By a News Reporter-Staff News Editor at Biotech Week -- Research findings on Drugs and Therapies are discussed in a new report. According to news reporting originating from East Lansing, Michigan, by NewsRx correspondents, research stated, "Magnetic nanoparticles are attractive platforms for biomedical applications including diagnosis and treatment of diseases. We have shown previously that hyaluronan-coated superparamagnetic iron oxide nanoparticles (HA-SPIONs) enhanced the efficacy of the conjugated anticancer drug doxorubicin (DOX) in vitro against drug-sensitive and drug-resistant human ovarian cancer cells."
Our news editors obtained a quote from the research from Michigan State University, "In this manuscript, we report our findings on the efficacy of DOX loaded HA-SPIONs in vivo using subcutaneous and intraperitoneal SKOV-3 ovarian tumor models in nude mice. The accumulation of the nanoparticles in subcutaneous tumors following an intravenous nanoparticle administration was confirmed by magnetic resonance imaging, and its distribution in the tumors was evaluated by confocal microscopy and Prussian blue staining. DOX delivered by nanoparticles accumulated at much higher levels and distributed wider in the tumor tissue than intravenously injected free DOX, leading to significant reduction of tumor growth. The IVIS Spectrum for in vivo bioluminescence imaging was used to aid in therapy assessment of the DOX-loaded nanoparticles on intraperitoneal ovarian tumors formed by firefly luciferase expressing human ovarian SKOV-3 cells. DOX-loaded HA-SPIONs significantly reduced tumor growth, delayed tumor development, and extended the survival of mice."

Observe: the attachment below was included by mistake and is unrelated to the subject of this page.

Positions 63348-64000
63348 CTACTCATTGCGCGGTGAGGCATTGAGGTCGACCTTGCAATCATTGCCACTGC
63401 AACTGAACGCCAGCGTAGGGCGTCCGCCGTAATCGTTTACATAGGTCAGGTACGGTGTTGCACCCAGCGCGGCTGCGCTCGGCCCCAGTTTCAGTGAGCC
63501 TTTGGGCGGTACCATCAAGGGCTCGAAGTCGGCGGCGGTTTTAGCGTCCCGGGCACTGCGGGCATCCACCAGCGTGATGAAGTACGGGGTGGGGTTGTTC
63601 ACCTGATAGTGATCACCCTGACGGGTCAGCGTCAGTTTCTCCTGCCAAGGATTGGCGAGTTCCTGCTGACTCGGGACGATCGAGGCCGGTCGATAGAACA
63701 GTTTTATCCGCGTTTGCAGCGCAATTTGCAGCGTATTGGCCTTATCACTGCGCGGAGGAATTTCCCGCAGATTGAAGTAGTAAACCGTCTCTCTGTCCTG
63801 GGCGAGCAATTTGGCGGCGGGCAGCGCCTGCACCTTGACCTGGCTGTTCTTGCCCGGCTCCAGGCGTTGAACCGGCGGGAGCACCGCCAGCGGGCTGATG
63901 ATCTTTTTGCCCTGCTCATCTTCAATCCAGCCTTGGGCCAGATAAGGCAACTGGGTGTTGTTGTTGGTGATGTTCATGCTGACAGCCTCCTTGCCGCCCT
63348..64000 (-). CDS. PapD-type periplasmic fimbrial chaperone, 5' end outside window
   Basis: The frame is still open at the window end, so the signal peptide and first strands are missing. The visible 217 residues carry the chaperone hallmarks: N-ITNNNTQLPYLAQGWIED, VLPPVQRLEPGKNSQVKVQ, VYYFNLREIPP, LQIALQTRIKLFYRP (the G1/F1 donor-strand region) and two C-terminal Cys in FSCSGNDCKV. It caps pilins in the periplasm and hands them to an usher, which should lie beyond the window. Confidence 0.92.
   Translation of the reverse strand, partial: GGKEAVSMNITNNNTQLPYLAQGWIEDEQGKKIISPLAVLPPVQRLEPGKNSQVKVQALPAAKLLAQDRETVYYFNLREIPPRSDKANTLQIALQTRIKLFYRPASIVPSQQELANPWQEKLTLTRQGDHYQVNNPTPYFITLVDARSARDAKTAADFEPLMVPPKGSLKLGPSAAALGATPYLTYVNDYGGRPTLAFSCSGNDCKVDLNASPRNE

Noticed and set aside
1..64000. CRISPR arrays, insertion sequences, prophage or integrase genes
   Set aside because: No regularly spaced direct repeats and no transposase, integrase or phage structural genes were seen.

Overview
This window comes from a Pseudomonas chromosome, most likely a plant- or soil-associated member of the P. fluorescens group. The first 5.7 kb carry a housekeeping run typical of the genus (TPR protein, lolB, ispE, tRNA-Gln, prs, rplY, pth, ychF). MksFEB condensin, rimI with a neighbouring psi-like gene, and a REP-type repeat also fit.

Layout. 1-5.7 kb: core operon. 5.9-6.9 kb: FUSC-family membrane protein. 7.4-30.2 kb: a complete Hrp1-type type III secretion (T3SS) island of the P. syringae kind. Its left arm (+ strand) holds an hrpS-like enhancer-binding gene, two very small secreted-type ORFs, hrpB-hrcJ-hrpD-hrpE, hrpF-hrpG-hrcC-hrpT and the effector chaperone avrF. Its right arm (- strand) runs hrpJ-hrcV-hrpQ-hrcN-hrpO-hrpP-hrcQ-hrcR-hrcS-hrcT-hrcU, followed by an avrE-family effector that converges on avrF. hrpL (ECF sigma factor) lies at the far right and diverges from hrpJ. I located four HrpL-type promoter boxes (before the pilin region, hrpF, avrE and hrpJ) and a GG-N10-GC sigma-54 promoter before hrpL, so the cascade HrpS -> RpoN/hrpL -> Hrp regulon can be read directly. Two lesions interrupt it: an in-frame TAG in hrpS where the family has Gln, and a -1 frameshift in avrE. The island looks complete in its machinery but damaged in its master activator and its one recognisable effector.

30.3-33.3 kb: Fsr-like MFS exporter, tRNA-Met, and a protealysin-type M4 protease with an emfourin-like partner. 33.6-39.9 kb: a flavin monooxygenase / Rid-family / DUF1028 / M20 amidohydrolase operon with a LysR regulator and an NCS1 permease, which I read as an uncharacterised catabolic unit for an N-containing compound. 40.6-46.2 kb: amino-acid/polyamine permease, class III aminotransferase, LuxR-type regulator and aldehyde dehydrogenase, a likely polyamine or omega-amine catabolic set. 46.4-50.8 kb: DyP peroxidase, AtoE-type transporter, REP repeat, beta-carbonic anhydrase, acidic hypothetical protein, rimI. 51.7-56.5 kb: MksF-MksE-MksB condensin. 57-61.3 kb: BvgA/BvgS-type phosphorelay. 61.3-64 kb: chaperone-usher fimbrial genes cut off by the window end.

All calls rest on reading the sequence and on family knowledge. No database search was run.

According to the news editors, the research concluded: "Thus, utilizing HA-SPIONs as drug delivery vehicles constitutes a promising approach to tackle CD44 expressing ovarian cancer."
For more information on this research see: Assessing the in Vivo Efficacy of Doxorubicin Loaded Hyaluronan Nanoparticles. ACS Applied Materials & Interfaces, 2014;6(1):697-705. ACS Applied Materials & Interfaces can be contacted at: Amer Chemical Soc, 1155 16TH St, NW, Washington, DC 20036, USA. (American Chemical Society - www.acs.org; ACS Applied Materials & Interfaces - www.pubs.acs.org/journal/aamick)
The news editors report that additional information may be obtained by contacting M.H. El-Dakdouki, Michigan State University, Res Technol & Support Facil, Imaging IVIS, East Lansing, MI 48824, United States. Additional authors for this research include J.G. Xia, D.C. Zhu, H. Kavunja, J. Grieshaber, S. O'Reilly, J.J. McCormick and X.F. Huang (see also Drugs and Therapies).
Keywords for this news article include: Antibiotics - Antineoplastics, Pharmaceuticals, Michigan, East Lansing, Nanoparticle, United States, Nanotechnology, Drugs and Therapies, Emerging Technologies, North and Central America, Doxorubicin Hydrochloride
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